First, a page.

The Debauchery of Morality
Morality, as many would agree, is a highly subjective term. It depends on many factors and, like a fingerprint, is unique to the individual. Being only human, of course, we tend to dwindle this huge, varied and virtually indistinguishable concept to karmic black-and-whites: right and wrong or good and bad.
The human race is a bunch of morons judging the moronic behaviour of other members of their species.
Think about that for a moment. No matter how perfect a person is, they will never be universally perfect. 99.9 percent of humanity may adore the living beans out of them (that percentage will never be accurate, or even close. Ever), but there’s always that 0.1% (again, never!) that doesn’t feel the same way. They don’t even have to hate them, or feel completely at odds with their stance. All it takes is a little deviation, a slight bend in character, a notion that while their ideas are brilliant, it can be improved just that bit further.
Heck, maybe being perfect is exactly what they take issue with. Nobody’s meant to have this ability.
Sound familiar? It should, because that phrase has begun to leave the pages of science-fiction (and other genres where it appears). We live in an age where we rapidly assume forces and abilities previously associated with deities’ mood swings. We integrate these previously magical (read: heretical) abilities into our daily lives, even at the lower ends of the digital divide.
I find this picture particularly illuminating:
With that in mind, a person from the past would expect us to have accomplished tasks quite mundane by comparison, at least to them. You can fly around the world in mere hours? You’ve been to the moon? You can operate on a living human brain?
Of these questions, however, one strikes me really hard.
You have access to the history of people living thousands of miles outside your home? (I didn’t say the question was catchy)
Why is this important? Perspective. It seems so few of us have it these days, or even pay attention when it stares us in the face. Prejudices and negative biases are often the things that most come into play when making judgements, not the aloof overview that we are supposed to emulate.
As a psychological defence, we choose to conveniently miss out little details that should otherwise show up in the role-playing game that is your life’s inventory as Yellow Flags of Hypocrisy. We see one side, and that’s the side we were taught — whether we taught ourselves or not.
In other words (so my headlining image makes more sense), we often hold on to our morals with squished fists, and be damned with whoever doesn’t share the beliefs you do. That’s not even a jab at religion. Whatever the context, the way of life a mind has been conditioned to accept will be upheld to the harshest extent of cerebral law as much as possible.
The belief that a ‘race’ of humans is inferior due to their skin colour, for example.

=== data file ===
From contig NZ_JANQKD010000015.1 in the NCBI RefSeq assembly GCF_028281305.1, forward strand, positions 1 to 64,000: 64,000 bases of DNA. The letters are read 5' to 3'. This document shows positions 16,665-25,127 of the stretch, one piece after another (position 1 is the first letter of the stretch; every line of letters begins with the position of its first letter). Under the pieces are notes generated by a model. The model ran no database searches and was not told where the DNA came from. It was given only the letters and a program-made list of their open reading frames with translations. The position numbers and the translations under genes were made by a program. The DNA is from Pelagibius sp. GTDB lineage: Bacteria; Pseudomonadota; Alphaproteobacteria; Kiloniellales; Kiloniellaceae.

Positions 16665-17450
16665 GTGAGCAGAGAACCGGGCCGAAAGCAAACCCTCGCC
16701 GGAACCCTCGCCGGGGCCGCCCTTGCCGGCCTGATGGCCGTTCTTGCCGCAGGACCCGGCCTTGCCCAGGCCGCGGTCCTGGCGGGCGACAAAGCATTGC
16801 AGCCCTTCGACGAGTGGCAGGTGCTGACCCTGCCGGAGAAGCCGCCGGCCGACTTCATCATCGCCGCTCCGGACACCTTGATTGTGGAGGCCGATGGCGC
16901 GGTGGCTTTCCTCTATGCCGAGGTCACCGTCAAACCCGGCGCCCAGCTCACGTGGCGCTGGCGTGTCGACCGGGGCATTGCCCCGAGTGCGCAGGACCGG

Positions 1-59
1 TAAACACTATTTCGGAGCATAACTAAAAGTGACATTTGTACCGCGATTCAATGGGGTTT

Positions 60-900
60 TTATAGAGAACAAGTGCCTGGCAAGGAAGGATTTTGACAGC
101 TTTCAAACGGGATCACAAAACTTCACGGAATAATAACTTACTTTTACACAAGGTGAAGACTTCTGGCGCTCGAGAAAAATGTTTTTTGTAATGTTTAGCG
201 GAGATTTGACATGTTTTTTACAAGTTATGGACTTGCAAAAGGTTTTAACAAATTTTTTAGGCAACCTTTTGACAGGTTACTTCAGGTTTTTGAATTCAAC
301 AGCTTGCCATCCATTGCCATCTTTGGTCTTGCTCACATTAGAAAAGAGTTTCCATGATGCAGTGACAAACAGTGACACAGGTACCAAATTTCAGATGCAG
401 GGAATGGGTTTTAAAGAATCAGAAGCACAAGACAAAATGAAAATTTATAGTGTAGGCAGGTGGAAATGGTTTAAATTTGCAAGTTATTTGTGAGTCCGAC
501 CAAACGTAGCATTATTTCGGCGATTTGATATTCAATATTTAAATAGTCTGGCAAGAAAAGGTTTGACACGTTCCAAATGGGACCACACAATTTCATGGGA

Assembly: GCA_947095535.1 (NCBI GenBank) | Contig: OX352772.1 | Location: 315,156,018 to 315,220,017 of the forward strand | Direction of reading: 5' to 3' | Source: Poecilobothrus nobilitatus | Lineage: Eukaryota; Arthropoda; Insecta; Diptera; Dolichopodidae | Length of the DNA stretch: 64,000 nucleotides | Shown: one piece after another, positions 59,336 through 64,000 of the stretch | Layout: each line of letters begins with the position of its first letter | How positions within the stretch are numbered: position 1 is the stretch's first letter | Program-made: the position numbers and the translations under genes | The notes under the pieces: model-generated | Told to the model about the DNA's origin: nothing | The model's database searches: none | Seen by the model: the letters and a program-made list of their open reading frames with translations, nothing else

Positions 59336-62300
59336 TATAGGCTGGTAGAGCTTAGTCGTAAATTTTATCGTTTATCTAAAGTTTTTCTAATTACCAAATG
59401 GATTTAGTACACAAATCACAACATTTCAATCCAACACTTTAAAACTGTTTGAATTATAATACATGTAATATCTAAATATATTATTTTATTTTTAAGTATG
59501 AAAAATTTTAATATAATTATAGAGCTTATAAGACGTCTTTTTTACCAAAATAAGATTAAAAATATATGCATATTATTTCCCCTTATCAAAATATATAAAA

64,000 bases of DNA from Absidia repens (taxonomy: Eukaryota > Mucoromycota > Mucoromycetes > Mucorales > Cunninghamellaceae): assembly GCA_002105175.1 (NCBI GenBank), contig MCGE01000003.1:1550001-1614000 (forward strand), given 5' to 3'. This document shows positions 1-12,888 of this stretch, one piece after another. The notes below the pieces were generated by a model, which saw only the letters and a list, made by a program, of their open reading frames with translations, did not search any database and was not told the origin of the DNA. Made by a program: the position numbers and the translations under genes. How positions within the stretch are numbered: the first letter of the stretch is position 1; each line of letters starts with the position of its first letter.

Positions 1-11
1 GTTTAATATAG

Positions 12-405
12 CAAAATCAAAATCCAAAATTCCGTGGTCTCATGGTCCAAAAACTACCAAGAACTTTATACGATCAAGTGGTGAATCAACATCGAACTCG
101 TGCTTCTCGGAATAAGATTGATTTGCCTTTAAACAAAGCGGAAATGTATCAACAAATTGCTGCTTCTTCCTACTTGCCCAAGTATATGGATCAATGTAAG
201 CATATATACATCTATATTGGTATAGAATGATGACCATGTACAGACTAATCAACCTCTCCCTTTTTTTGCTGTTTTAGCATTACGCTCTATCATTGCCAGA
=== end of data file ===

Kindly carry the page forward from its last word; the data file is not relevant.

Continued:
Or my favourite: The belief that your unfounded beliefs somehow trump that of others and that the brain you were gifted with is not allowed to debate these bred beliefs.
I apologise, though. Religion is by no means the problem I want to raise hell about. In the grand scheme of things, it is one manifestation of a psychological phenomenon affecting much of the human race.
To put it bluntly, when we think about saving the world, we often don’t catch ourselves thinking about saving our part of it. Go on, visualise it, right now. You saved the world. What do you see?
Climate change notwithstanding, what do you see? A receding picture of the globe? Fire and flood waters fading away? Perhaps some background music with heavy bass and trombones? People you know cheering you on? If they’re strangers, I bet the place is in a well-used Hollywood locale, a scene right out of a movie with you superimposed into the adoring crowd.
Even so, we know so little about people who live in conditions or styles different to ours. Sure, we know about their landmarks, what languages and faiths are popular there and even some points in history (where they intercede with ours). We ‘know’ what movies and other media tell us (unless you also watch documentaries). However, we are quite poor at empathizing.
And that is one of the human race’s greatest faults.
I’ve said this before, and I’ll say it again. We still have wars, for heaven’s sake.
Morality is subjective in its nature, but we hardly seem to make allowances for different perspectives. Some are just plain bad, I’ll admit, but what about the ones that don’t harm anyone? No, not even the ones you can fear-monger into hating. No higher power worth respecting would allow you to vilify a person simply for the state of their existence, especially when that existence does no harm to you.
In this age of burgeoning technical capability, we remain dormant within our social circles. A few, a precious few, look at the square minds around them and ask themselves to believe in better. To make change. That being only human does not give us an excuse to act like resource-sucking parasites, whether we gnaw at the Earth or at the rights of someone else to think what they will. That doing nothing only enables those that do worse. Morality that works positively for as many people as possible.
A moment of petty hope: It would be nice if people stopped doing things that make me wish they automatically lost their right to breathe.
I’ll leave off here, before I ramble too much (probably passed that line a long way up already). Just go do some good in the world. Try not to be a hypocrite.
Avaaz.org is organising a march to show public support in lieu of that climate change conference. Start with that, maybe. It would be nice to not live in a new Ice Age while humanity grows up.
Relax that squished fist and breathe in values that do more than pat your high horse. If you can do that, my high horse would like to meet yours someday.